​russian T-62 Could be Used as 'Mobile Firing Points' But Instead Find Themselves Abandoned

T-62 tank / Open source illustrative photo
T-62 tank / Open source illustrative photo

An officer with a "modern mindset" is nowhere to be found in the russian armed forces, to make good use of a Khrushchev-era tank in year-2022 warfare

russian armed forces crumble under the pressure of the Ukrainian defense forces in the Kherson region, a stronghold on the right bank of the Dnipro river in Southern Ukraine. As the Ukrainian forces continue their counteroffensive, they pick up more archaic T-62 tanks left by russians on retreat.

And there’s a point in why it was the T-62 that received so much attention from the media. The appearance of these obsolete tanks which had seen their best days back in the 1960s, led to an idea that russia was going to fight in Ukraine frantically, "to the bitter end", until they used literally everything they had moving and firing.

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Especially since the T-62 was equipped with a gun of 115mm caliber that puts this tank somewhere in between the BMP-3 (100mm gun) and the 2S1 "Gvozdika" howitzer (122mm) in terms of firepower. But there’s a catch: the sights and fire control system on T-62 is the very same as back in the old days of Khrushchev; and there’re not so many tank crews who know how to operate such "ancient" equipment.

Abandoned T-62 in the Kherson region
Abandoned T-62 tanks in the Kherson region / Photo credit: Ukraine Weapons Tracker

It looks like the core of the problem is that among the officers of the russian army, no one could adapt the tactics of use of T-62 to the realities of modern war, to the war of 2022 against Ukraine in particular.

In other words, how to use these old tanks in defense or offensive against a well-equipped infantry of the regular army, that has a huge variety of anti-tank weapons at disposal.

And the thing is, russian (read: Soviet) army remembers only one and fundamentally different tactics for the use of T-62 – against poor-equipped non-regular armed forces with little to no anti-tank weapons. And even this way they managed to make critical mistakes. Let’s look deeper.

Abandoned T-62 in the Kherson region
One more abandoned T-62 in the Kherson region / Photo credit: Ukraine Weapons Tracker

The first "big war" for the T-62 in service with the Soviet army was the War in Afghanistan. Together with T-54 and T-55 of the motorized rifle or tank units, these tanks were used as "self-propelled" firing points on checkpoints or for the support of assault forces. Another purpose is to escort logistic supply columns.

The Afghan mujahideen of the 1980s did not have so many kinds of anti-tank weapons to choose from, nevertheless, they managed to destroy 147 Soviet tanks which was a significant success.

Soviet T-62 in Afghanistan
Soviet T-62 in Afghanistan / Open source archive photo

The production rate of the T-62 at that time was comparable only to the poor reliability of this vehicle. The Soviet Union produced as many as 20,000 tanks of this type, but just around 2,000 "survived" to these days (even if we take into account those gifted to the countries of the Soviet Bloc). Out of these, about 1,000 units were received by the russian federation as a heritage.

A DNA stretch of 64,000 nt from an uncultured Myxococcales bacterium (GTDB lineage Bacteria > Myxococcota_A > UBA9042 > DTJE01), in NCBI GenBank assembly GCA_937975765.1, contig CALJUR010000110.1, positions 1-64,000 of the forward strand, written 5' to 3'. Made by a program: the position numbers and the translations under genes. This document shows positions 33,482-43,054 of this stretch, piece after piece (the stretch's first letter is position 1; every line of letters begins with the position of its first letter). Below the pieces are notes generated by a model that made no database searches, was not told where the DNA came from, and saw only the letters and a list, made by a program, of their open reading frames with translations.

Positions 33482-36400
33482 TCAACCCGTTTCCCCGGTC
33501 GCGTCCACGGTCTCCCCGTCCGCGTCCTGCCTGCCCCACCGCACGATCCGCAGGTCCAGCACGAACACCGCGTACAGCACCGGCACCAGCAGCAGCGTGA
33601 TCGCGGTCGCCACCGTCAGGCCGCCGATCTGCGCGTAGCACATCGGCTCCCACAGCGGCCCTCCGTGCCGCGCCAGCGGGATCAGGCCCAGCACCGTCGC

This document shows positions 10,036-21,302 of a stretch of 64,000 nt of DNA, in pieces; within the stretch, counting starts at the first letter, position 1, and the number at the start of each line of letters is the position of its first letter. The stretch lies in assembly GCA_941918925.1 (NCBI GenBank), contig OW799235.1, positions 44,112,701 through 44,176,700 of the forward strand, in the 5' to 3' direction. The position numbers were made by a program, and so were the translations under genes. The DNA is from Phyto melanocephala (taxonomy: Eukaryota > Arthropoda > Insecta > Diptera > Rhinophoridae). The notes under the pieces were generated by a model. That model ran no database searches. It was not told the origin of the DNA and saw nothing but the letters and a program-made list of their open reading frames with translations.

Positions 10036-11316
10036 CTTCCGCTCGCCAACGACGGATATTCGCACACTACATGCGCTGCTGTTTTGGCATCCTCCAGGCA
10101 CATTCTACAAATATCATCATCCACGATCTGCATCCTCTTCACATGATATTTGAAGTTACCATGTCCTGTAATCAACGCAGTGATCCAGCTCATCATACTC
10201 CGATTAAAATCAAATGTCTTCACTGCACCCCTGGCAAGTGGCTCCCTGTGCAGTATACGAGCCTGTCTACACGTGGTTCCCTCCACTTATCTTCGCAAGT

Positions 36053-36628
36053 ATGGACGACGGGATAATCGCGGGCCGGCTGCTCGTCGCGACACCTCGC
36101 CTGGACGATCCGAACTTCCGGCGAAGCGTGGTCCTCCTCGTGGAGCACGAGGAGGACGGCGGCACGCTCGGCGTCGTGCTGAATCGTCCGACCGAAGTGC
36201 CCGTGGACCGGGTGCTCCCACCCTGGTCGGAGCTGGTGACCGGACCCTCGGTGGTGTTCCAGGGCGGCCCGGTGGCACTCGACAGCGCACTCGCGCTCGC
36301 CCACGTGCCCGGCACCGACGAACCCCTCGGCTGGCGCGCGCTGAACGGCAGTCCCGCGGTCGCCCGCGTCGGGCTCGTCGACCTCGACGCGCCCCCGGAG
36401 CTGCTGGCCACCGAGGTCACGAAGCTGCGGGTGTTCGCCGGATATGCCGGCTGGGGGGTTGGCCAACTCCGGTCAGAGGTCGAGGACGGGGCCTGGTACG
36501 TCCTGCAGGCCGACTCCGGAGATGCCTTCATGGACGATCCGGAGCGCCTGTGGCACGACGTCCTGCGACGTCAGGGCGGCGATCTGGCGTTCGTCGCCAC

Predictably, the T-62 also made it to the Chechen Wars. However, interestingly, russian media only focus on how these tanks were used during the Second Chechen War in the 2000s. The officers of russian army at that time still had enough wit to realize that the T-62 was not that effective anymore even against poor-equipped infantry. So they grouped these tanks with ZSU-23-4 "Shilka" vehicles.

russian T-62 in Chechnya, early 2000s
russian T-62 in Chechnya, the early 2000s / Open source archive photo

During the First and the Second Chechen Wars, russian army lost "only" about 220 tanks, most of the losses were suffered in the New Year's Eve defeat near Grozny in 1995.

At this point, we should draw the line: the Kremlin was trying to fight against a non-regular force and still lost 147 tanks. The russians did not learn from their mistakes, so their tank losses in Chechnya grew by another 33%. Again, russians did not reflect on that, therefore they’ve lost in Ukraine already 10 times as many tanks as during both Chechen Wars combined.

russian T-62MV\
russian T-62MV / Open source illustrative photo

Let’s note one more thing. The russians have two variants of "serial" modernization for the T-62: the Soviet variant T-62MV and the 2021 russian T-62M. Instead, russians use only "handmade" means of protection for their T-62 somewhat resembling a cargo cult. And this factor points out two issues.

First, the russian defense budget is actually quite limited, it’s affected by inflation; that’s why the Kremlin cannot afford to spend money on the modernization of the "disposable" T-62.

Secondly, when planning operations, russian generals do not take into account such a factor as the lifespan of a particular tank in real combat conditions.

A variant of a mass-produced
A variant of a mass-produced "serial" modernization of the T-62, presented at the "Army-2022" forum in russia / Open source photo
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